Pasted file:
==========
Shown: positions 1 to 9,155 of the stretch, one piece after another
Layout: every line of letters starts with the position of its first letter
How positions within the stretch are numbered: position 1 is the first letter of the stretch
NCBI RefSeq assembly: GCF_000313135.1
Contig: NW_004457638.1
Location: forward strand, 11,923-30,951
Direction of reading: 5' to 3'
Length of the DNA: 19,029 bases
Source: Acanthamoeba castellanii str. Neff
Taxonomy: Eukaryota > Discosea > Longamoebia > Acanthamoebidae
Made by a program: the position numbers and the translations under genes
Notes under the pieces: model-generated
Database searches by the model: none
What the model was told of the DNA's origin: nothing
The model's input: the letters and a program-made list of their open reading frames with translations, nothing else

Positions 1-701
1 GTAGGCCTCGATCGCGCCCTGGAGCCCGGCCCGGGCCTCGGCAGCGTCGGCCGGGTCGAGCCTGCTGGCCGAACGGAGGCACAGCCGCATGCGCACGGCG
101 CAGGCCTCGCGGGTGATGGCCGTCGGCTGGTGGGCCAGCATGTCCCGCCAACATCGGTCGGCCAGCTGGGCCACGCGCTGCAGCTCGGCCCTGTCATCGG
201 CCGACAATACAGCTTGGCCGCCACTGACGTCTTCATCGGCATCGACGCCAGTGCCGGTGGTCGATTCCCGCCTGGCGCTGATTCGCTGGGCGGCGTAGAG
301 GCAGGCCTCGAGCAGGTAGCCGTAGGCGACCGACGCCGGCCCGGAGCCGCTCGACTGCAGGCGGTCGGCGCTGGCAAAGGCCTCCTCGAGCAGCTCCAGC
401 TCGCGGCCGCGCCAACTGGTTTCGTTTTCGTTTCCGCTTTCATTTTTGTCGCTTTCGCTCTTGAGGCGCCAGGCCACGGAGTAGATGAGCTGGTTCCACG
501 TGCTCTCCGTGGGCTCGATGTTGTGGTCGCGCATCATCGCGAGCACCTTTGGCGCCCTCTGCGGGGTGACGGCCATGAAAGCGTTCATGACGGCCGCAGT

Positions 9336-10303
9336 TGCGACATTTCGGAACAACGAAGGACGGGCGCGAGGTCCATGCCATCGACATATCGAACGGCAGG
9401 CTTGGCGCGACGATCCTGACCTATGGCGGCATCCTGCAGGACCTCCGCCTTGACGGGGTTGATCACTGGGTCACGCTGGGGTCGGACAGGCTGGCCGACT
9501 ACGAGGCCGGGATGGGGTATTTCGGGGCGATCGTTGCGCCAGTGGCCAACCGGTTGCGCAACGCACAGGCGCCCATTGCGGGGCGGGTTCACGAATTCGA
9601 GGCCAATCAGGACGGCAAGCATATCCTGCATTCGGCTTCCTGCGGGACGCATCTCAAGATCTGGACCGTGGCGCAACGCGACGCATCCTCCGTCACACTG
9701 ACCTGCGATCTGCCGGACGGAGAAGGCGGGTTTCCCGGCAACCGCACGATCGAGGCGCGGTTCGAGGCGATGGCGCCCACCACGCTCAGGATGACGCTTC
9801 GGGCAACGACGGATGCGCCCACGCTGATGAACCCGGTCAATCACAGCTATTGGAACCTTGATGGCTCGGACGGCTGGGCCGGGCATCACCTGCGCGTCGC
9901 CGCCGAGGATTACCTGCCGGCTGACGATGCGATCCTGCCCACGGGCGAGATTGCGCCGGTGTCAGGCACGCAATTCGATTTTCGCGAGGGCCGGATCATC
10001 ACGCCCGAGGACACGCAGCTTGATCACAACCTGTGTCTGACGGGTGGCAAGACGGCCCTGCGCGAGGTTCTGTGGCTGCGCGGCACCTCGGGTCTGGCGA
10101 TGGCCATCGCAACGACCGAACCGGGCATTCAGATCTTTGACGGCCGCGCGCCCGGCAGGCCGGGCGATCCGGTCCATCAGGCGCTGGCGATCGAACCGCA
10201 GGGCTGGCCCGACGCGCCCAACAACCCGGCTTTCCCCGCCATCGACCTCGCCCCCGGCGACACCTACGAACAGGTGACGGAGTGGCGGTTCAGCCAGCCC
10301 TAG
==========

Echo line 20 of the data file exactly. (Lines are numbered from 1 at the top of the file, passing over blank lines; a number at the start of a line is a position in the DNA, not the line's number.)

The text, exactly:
301 GCAGGCCTCGAGCAGGTAGCCGTAGGCGACCGACGCCGGCCCGGAGCCGCTCGACTGCAGGCGGTCGGCGCTGGCAAAGGCCTCCTCGAGCAGCTCCAGC